Although we have not tested the relationship between the resilience factors outlined
above and GDP per capita index, we are assuming that they are closely related. GDP per
capita is an attractive index as it is readily available, and can be adjusted for purchasing
power standards.
We have constructed an index, which combines the EVI with the GDP per capita index
calling it EVIAR (Economic Vulnerability Index Augmented by Resilience). This result
is shown graphically in Figure 4, which is based on the data given in Appendix 1.
6
This paper was written in 2003 when the resilience index proposed by Briguglio et al (2006) had not yet
been constructed.
7
This issue will be discussed in more detail in Chapter 3
13
Figure 3. The EVI (Blue line) and the EVIAR (Red line)
The figure reproduces the EVI, so as to compare it with the EVIAR. It can be seen that
the gradient of the EVIAR is lower than that of the EVI. This results from the fact that
many vulnerable states have a relatively high GDP per capita.
For example, Singapore ranks 7th on the EVI, but because it has a high GDP per capita,
it ranks 54th in the EVIAR out of 117 countries. Similarly Malta ranks 5th on the EVI
and 17th on the EVIAR. This is true of SIDS with a relatively high GDP per capita.
It should be noted here that vulnerability need not result in poverty. There are inherently
vulnerable small states which have adopted policies to withstand their vulnerability, and
tThis suggests that vulnerable states should not accept their condition as a fait accompli
as it is possible to build up resilience to cope with inherent vulnerability.
The fact that some SIDS have strengthened their resilience to withstand vulnerability
would seem to be paradoxical, as SIDS are likely to have very limited resources to build
economic resilience. In reality, some SIDS may have been able to register relatively high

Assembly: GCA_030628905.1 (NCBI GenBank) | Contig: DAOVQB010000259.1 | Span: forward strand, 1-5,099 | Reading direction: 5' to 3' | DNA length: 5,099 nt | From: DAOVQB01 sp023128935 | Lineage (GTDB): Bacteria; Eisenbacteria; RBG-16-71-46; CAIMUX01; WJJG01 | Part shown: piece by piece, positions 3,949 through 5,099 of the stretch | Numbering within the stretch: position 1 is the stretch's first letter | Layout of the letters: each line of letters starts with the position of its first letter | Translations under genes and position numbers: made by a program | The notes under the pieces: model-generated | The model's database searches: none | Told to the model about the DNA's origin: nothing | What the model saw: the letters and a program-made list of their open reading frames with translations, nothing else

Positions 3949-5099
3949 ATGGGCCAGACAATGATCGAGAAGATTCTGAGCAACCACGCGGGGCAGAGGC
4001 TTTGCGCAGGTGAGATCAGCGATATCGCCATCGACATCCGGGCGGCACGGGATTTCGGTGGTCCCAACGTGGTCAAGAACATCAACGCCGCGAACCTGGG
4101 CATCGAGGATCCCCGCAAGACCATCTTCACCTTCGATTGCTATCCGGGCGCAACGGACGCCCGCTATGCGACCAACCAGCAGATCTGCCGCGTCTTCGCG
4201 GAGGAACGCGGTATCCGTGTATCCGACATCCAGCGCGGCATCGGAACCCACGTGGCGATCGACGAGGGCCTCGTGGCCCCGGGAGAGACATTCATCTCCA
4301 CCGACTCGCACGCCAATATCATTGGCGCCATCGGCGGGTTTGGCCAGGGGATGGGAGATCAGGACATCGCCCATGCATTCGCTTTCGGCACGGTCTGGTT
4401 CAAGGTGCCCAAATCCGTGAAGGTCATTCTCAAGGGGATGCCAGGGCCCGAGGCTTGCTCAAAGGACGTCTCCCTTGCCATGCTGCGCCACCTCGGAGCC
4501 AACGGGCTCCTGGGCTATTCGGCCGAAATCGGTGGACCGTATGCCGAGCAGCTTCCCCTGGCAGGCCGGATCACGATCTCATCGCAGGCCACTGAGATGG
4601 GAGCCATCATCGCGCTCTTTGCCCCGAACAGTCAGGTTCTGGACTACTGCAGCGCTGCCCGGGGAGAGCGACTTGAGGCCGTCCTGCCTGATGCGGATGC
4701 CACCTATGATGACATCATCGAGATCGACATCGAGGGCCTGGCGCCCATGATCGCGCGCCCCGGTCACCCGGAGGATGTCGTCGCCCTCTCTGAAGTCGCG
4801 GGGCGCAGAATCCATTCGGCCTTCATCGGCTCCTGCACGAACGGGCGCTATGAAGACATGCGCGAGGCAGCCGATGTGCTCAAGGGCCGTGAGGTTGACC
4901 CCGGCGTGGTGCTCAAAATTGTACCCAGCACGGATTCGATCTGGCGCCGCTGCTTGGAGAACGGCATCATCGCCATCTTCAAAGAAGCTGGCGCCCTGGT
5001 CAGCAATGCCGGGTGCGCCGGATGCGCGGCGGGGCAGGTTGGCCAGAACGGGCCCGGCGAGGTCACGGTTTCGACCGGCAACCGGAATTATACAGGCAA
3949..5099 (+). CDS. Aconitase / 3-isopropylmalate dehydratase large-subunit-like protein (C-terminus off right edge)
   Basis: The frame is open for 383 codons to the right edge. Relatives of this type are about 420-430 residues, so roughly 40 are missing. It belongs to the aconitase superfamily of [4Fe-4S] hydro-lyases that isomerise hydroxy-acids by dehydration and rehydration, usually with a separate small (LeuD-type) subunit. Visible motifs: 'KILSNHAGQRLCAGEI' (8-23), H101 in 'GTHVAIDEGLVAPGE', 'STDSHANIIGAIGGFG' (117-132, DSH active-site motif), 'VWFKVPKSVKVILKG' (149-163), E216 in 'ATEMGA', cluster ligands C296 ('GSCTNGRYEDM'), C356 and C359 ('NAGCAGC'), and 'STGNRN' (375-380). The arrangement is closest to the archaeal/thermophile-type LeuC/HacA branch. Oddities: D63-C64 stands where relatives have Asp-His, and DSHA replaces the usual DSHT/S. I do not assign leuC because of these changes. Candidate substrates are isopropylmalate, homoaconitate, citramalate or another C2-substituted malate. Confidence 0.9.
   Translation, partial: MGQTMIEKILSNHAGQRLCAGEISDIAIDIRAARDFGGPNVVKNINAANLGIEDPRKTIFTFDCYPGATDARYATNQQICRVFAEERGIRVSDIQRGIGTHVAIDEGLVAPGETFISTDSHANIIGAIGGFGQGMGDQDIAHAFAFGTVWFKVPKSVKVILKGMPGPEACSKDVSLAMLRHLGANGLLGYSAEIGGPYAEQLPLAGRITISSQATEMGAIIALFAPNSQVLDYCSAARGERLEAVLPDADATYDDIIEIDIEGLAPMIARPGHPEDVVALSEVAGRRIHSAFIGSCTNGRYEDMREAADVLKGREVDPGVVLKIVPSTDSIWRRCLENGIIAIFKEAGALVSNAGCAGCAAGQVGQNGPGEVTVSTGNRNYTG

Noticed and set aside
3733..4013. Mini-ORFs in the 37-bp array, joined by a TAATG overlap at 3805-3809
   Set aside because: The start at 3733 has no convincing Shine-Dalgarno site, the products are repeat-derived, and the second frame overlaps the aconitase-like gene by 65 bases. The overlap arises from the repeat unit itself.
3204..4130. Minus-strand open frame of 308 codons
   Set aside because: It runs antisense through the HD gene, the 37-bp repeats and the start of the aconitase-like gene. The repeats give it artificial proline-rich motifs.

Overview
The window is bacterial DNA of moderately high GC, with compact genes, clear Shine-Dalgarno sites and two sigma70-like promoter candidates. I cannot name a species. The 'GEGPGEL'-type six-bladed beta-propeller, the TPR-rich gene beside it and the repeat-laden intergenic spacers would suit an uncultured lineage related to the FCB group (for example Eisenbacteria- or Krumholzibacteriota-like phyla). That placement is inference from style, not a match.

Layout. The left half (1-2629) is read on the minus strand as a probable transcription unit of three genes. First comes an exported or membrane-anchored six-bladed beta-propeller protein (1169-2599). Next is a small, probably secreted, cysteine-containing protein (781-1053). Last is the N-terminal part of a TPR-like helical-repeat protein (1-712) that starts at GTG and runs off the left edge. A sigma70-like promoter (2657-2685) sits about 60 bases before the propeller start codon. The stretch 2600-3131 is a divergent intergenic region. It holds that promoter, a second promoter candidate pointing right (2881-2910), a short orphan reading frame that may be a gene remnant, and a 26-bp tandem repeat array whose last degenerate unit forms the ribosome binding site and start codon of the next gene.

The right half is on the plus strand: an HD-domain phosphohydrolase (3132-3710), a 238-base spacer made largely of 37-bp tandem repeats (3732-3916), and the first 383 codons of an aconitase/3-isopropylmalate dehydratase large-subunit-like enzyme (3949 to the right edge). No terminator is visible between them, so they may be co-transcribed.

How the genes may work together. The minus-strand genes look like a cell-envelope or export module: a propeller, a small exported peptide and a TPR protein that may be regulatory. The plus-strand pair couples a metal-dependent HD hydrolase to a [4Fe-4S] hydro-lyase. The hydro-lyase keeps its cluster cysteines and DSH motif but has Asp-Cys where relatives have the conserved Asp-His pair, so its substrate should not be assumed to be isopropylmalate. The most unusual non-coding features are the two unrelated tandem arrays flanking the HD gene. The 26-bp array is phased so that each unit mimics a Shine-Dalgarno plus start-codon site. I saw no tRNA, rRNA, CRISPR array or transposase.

GDP per capita in the past partly due to internal policies and partly due to a number of
“props” they enjoyed, including preferential trade arrangements, attractive incentive
packages to attract FDI, and development assistance. However, contrary to some other
states, these SIDS would seem to have used these “props” well.
The findings in this paper suggests also that SIDS which currently register relatively low
GDP per capita, and are therefore vulnerable and poor, merit special attention and
support by the donor community, to enable them to strengthen their resilience in a
sustainable manner.
14
Concluding Considerations
A number of considerations emerge from the findings presented in this paper. First and
foremost, the updated Economic Vulnerability Index produced above has confirmed the
findings in Briguglio (1995) that SIDS, as a group, tend to be more economically
vulnerable than other groups of countries.
The study also suggests that the fact that many SIDS register relatively high GDP per
capita can be attributed to the possibility that these states are to an extent coping with
their inherent vulnerability. This can possibly be due to the wise governance practices
and sound economic management, as well as the props they enjoyed including
preferential trade arrangements, attractive incentive packages to attract FDI, and
development assistance from the former colonial masters.
A major implication of these considerations is that resilience building should take centre
stage in the sustainable development strategies of economically vulnerable economies,
particularly SIDS with a low GNP per capita.
15
APPENDIX TO CHAPTER 2
The Vulnerability Index and GDP per Capita
St Kitts and Nevis
Dominica
Seychelles
Grenada
St Vincent & Grenadines
St Lucia
Belize
Barbados
Maldives
Iceland
Malta
Suriname
Cape verde
Luxembourg
Cyprus
Guyana
Mauritius
Trinidad and Tobago
Gambia
Estonia
Slovenia
Macedonia, FYR
Kuwait
Mauritania
Oman
Latvia
Jamaica